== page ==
‘Jailbreaking’ Your iPhone

“Jailbreaking,” or the practice of downloading applications that aren’t approved by the makers of Apple’s iPhone and other smart phones, is now lawful due to changes in federal copyright laws. This, according to the Library of Congress.

Vehemently criticized by Apple and other firms, the recent changes can now allow users to take their smart phones from one carrier to another as long as it is approved by their new service provider.

According to the phone makers, jailbreaking can destabilize the said gadgets. It is still yet to be known if Apple will be lodging a complaint against the copyright office of the Library of Congress.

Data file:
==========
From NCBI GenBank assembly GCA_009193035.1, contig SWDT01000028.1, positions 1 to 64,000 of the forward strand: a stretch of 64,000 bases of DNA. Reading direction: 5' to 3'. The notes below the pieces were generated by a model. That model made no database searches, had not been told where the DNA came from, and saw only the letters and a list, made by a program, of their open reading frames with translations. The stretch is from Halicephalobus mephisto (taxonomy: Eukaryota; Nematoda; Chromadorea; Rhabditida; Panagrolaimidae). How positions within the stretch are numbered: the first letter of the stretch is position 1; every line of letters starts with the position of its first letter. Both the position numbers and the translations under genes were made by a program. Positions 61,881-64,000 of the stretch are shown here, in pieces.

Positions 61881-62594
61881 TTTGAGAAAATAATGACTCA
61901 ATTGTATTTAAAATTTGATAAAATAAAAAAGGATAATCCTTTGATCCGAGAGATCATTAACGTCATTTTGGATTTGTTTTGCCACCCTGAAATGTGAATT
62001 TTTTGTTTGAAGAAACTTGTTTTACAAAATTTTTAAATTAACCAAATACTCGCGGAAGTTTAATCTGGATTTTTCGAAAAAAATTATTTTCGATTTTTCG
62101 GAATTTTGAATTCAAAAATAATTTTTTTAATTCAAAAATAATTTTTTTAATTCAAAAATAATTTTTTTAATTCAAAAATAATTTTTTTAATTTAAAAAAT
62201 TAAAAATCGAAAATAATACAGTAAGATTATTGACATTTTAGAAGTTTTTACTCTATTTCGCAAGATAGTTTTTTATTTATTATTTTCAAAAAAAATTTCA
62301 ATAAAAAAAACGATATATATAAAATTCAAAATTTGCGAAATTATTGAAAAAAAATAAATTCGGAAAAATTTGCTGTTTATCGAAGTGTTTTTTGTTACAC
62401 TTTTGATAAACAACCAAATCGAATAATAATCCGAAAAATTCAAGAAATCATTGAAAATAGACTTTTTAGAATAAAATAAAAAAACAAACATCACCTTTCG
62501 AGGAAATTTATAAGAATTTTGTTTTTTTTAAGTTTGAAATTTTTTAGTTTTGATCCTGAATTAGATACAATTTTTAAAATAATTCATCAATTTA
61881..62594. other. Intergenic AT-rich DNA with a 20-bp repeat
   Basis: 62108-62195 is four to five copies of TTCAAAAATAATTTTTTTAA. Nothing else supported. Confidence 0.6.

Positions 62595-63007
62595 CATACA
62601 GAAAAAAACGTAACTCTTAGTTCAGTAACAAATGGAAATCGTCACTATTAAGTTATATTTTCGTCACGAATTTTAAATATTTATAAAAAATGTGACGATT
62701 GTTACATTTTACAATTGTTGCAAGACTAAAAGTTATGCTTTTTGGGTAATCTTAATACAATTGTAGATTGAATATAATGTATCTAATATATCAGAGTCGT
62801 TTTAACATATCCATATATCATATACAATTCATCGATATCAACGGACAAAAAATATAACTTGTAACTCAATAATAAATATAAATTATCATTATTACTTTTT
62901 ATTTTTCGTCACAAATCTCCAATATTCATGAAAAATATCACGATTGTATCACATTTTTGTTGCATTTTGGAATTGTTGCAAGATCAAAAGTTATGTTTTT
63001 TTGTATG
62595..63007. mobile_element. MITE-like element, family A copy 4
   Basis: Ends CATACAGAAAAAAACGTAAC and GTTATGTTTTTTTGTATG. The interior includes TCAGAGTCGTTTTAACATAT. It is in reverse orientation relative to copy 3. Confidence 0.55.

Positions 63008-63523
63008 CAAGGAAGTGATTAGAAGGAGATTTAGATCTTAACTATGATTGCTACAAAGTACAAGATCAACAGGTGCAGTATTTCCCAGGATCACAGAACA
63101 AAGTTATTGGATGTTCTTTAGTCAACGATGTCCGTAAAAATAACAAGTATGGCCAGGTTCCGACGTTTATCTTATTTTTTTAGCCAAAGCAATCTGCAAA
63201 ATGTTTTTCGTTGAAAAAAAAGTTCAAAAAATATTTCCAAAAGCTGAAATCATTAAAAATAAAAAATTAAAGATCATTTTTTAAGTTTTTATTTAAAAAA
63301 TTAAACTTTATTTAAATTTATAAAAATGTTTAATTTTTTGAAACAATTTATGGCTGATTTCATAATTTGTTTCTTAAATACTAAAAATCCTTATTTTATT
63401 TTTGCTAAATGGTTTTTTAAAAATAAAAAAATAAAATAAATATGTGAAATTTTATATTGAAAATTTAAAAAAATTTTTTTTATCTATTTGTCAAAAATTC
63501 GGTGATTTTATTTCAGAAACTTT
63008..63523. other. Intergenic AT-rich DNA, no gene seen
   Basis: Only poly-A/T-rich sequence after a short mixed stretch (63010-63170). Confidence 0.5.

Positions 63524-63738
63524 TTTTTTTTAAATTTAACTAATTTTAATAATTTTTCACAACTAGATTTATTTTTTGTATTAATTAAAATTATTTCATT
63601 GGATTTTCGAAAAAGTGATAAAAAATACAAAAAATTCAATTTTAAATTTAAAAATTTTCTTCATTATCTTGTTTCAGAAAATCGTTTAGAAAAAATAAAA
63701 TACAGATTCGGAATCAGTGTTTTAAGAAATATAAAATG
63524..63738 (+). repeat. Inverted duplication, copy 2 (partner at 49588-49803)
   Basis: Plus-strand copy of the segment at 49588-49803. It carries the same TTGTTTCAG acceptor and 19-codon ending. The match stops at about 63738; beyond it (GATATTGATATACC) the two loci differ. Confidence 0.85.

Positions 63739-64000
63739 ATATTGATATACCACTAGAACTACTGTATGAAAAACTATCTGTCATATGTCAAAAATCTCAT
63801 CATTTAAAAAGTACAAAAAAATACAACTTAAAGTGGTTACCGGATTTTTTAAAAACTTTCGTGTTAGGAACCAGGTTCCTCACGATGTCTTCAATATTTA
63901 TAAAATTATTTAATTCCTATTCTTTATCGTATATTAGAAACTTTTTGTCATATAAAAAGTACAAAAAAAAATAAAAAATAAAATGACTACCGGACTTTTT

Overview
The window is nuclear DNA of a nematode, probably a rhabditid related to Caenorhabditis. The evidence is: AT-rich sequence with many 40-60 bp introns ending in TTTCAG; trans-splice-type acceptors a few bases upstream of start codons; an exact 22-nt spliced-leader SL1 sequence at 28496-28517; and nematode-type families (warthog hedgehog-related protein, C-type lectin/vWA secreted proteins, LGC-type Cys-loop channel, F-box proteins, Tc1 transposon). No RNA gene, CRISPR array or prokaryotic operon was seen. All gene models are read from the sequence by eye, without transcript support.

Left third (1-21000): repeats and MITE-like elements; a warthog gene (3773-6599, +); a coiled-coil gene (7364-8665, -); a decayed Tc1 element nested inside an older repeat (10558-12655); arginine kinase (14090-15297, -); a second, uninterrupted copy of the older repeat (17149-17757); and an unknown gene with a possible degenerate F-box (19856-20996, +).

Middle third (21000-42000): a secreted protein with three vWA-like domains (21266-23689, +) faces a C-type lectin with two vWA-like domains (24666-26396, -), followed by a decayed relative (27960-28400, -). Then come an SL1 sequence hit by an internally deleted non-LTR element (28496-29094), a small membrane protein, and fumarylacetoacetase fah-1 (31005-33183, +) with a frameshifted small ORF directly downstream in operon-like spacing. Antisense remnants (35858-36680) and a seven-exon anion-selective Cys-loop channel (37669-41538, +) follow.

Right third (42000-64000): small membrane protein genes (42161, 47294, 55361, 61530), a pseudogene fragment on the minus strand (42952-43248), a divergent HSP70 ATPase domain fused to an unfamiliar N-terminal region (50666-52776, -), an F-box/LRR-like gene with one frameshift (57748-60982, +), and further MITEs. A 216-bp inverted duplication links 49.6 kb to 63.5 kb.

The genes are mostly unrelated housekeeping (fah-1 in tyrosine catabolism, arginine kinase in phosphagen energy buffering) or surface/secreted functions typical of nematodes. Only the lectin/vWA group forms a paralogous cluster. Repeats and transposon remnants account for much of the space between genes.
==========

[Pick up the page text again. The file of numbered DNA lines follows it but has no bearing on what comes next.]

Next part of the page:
Meanwhile, James H. Billington of the Library of Congress said copyright laws are reevaluated every three years to keep up with consumer needs.

“The purpose of the proceeding is to determine whether current technologies that control access to copyrighted works are diminishing the ability of individuals to use works in lawful, non-infringing ways,” Billington said.

On their part, people from Apple said jailbreaking “can severely degrade the experience [of using iPhone].”

“As we’ve said before, the vast majority of customers do not jailbreak their iPhones as this can violate the warranty and can cause the iPhone to become unstable and not work reliably.”